Defending Privacy Rights, Protecting Personal Information from U.S. Border Crossing Agents
Feb 17, 2017 05:32 AM EST
Crossing the border to the United States often requires federal agents to search citizens and visitors, including electronic devices that are brought with them. Border crossing agents are authorized to look through one’s phone or computer, and the extent of their power has been questioned by many.
In a document released by the U.S. Customs and Border Protection, a number of facts and suggestions relating to encounters with border crossing agents were outlined. It is known that federal agents can easily confiscate and search one’s device, and create a copy of its content for forensic experts to examine. Such action can be justified by the Supreme Court’s decision in 2004, stating that people’s privacy rights can be altered when entering the United States due to the government’s priority of protecting the borders.
"Searches of people at the border is an area where there's a wide gap between what we think people's rights are and what their facts are on the ground," American Civil Liberties Union staff attorney Nathan Freed Wessler said in an interview with Business Insider. It has then been suggested that it is of great importance to travel only with the necessary data. Using encryption services can also be a big help; Wired and the Electronic Frontier Foundation were cited to have comprehensive guides to keeping border crossing agents from obtaining one’s data.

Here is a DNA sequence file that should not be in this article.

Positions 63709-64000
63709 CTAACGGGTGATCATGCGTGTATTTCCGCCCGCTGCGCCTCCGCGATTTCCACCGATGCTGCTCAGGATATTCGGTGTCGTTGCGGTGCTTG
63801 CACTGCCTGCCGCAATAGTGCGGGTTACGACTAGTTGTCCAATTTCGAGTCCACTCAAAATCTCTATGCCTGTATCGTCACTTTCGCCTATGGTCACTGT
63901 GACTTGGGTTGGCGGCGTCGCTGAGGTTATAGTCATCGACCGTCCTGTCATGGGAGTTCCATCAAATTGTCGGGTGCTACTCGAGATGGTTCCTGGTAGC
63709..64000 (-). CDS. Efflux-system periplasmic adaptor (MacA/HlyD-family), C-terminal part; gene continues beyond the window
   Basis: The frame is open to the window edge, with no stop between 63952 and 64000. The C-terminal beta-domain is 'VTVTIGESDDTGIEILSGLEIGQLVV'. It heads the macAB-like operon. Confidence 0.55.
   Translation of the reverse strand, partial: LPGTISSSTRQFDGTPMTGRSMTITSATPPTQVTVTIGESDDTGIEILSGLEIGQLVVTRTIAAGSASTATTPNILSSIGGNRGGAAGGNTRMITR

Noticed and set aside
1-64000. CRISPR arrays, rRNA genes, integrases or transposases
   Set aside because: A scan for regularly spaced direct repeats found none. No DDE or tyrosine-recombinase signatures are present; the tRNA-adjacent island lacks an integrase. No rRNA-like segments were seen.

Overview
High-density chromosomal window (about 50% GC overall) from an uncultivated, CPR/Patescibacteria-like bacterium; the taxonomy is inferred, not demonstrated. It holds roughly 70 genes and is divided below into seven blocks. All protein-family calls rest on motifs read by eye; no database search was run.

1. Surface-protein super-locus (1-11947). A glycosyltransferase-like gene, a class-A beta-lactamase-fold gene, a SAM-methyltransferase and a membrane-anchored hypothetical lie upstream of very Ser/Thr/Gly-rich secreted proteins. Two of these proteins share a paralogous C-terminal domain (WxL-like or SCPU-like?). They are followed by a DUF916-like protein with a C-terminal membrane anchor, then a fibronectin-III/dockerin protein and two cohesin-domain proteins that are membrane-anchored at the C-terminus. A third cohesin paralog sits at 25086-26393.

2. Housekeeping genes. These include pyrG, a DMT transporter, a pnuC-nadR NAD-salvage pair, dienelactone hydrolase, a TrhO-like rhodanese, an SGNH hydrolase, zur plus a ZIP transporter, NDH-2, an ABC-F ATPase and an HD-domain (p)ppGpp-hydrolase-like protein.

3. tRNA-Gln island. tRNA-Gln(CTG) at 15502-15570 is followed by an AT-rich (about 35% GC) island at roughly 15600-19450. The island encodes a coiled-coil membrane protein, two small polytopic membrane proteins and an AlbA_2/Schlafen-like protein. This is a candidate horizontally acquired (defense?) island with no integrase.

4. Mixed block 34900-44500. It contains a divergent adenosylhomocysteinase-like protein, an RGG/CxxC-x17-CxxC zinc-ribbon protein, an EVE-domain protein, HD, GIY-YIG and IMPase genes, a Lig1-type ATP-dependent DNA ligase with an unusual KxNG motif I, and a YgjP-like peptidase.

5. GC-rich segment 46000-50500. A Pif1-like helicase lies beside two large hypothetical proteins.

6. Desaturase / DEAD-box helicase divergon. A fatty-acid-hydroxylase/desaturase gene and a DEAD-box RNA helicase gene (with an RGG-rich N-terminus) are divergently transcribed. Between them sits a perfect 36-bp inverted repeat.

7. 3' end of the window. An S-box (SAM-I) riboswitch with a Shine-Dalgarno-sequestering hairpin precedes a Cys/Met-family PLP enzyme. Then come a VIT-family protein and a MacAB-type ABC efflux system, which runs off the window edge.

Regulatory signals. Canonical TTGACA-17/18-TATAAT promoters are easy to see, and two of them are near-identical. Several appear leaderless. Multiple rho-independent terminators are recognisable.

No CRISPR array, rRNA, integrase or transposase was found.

Similarly important is the creation of strong and unique passwords for every account and device. Turning off one’s devices completely before customs can be helpful due to the fact this is the time when encryption is at its strongest. It remains a great question, though, whether changes relating to the protection of the U.S. borders will be implemented in the future.
In a ruling by the Ninth U.S. Circuit Court of Appeals, border crossing agents should exhibit a justifiable suspicion of crime and misconduct prior to conducting a complete forensic search of phones, computers and other electronic devices. However, they are still authorized to perform a cursory search and thumb through one’s device even without such suspicion. "In the rest of the country, the government still claims the authority to do any search they want of any electronic device anytime they want to,” Wessler noted,” which we think is a gross violation of people's privacy rights under the Fourth Amendment, but the cases have yet to work their way into the courts."